Social Work student pursues her passion in and out of the Olympic pool
For Wayne State University School of Social Work graduate student Catherine De Loof, swimming has been a way of life. Her decades of dedication were recently on display as a member of the U.S. Swimming Team competing in Summer 2021 Olympics games held in Tokyo.
Sports and swimming were a family affair for De Loof, who began swim lessons with her sisters, Alexandra, Gabrielle and Jacqueline, at the age of three. De Loof began competitive swimming at the age of six for a summer league at the Grosse Pointe Yacht Club where she learned to competitively swim and refine her stroke techniques. Soon after De Loof’s parents discovered that their children had a talent for swimming and De Loof began year-round swimming with Pointe Aquatics. The De Loof sisters competed in swim meets and slowly progressed from making districts, to states, to sectionals and national meets at the elite level. Their talent was not limited to the pool and they also played soccer, basketball, tennis and track. While the other sports provided great team learning experiences for the De Loof sisters, their ultimate success was in the pool. All three represented Grosse Pointe South High School and were recruited for division one swim at the University of Michigan. Throughout her swim career, De Loof has competed in sprint freestyle, primarily the 100 m freestyle but also the 50 m and 200 m freestyle as well as the 100 m backstroke.
To earn her slot in the Summer 2021 Games, De Loof competed in the Olympic Team Trials and on July 24, 2021, De Loof competed in the Olympic 100 m freestyle as part of the 4 x 100 freestyle relay.
Although this was her first time participating in the Olympic Games, this is not De Loof’s first foray into the sphere of global swimming competitions. De Loof previously represented Team USA at the 2019 World University Games in Napes, Italy. She also participated in the International Swim League, which brings together competitors from across the globe to compete in a professional swimming league, similar to professional football or basketball.
Although swimming has been at the heart of De Loof’s youth, she also developed a passion for helping others early on. “I believe through social work one can help promote healthier lifestyles and be able to see change as well as be the change in promoting social justice.” In 2019 De Loof received her B.A. from the University of Michigan in Sociology, with a focus in Law, Justice and Social Change. She is currently a student in the Wayne State Master of Social Work (MSW) Program with a concentration in interpersonal practice. “I grew up near Wayne State and my mom also attended Wayne for undergraduate, graduate and medical school. The School of Social Work is a great school and will provide me the education and experience to serve individuals who are vulnerable, teach me how to advocate for social justice, and to improve the quality of life for individuals and the community. I love Detroit and all that the school, as well as the urban community, has to offer.”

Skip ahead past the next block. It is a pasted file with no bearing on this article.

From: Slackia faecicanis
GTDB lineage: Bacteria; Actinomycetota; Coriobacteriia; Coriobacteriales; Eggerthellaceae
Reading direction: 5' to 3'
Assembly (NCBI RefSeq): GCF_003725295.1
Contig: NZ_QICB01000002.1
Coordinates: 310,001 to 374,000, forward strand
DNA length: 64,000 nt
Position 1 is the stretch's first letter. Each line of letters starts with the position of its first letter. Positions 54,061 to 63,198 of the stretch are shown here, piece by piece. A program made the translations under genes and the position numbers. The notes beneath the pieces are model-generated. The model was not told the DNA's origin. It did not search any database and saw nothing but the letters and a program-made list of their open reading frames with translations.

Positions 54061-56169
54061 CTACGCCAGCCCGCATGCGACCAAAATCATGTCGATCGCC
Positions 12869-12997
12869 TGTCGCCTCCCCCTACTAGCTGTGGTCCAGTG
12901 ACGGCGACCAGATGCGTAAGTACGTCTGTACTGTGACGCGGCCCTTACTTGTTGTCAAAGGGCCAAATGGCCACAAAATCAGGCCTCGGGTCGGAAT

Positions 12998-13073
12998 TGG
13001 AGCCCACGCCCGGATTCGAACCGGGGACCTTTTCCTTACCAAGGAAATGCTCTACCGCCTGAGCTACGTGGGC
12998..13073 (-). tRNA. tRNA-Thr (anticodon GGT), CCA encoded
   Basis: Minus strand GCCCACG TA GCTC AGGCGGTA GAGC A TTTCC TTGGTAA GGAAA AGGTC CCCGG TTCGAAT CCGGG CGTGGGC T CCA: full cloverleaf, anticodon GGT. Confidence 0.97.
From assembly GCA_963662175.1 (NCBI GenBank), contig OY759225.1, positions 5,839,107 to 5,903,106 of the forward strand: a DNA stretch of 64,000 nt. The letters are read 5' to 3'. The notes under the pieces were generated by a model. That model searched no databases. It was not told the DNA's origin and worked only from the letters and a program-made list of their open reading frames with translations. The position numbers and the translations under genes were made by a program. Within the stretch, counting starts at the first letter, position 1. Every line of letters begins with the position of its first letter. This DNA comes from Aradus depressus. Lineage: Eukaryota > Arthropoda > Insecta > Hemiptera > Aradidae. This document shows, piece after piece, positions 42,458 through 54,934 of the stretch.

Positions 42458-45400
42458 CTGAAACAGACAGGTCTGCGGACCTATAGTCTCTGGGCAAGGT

De Loof credits professional commitment and listening as key skills which have helped her find success in the pool and classroom. “Being successful in social work requires lifelong learning. Social workers must have a professional commitment to values and ethics in order to be competent to serve all people. Similarly, as a swimmer there are many long hours of practice and training that one commits to become an elite professional swimmer.” One of the primary skills used by social workers is active listening, the use of thoughtful listening, observation of non-verbal cues and accurate paraphrasing when working with clients. “As an Olympian I also have to actively listen to ensure I hear and understand my coach and fellow swimmers to improve as a person and athlete.” For De Loof, empathy also plays a big role in both worlds. “As a social worker understanding another person’s experience and point of view is vital. By stepping into someone else’s shoes, it helps us as social workers to develop better relationships. Meeting other swimmers at meets or even in training and competing with my team members has allowed me to recognize that others can perceive their event and race differently and give me a worldwide perspective as I travel internationally.”
After completing the MSW program, De Loof plans to work as a school social worker in a high school. “I had an awesome experience mentoring high school teens at the University of Michigan. While this group of individuals may be challenging to work with, it can also be very rewarding to know that you have made a positive impact upon them.”
I would encourage anyone to pursue their dreams and passions. They are critical to achieving ultimate happiness and leading a full-enriched life. Even in the face of adversity, smile and find ways to break down barriers and build resilience. If you work hard and are determined, it can be achieved. - Catherine De Loof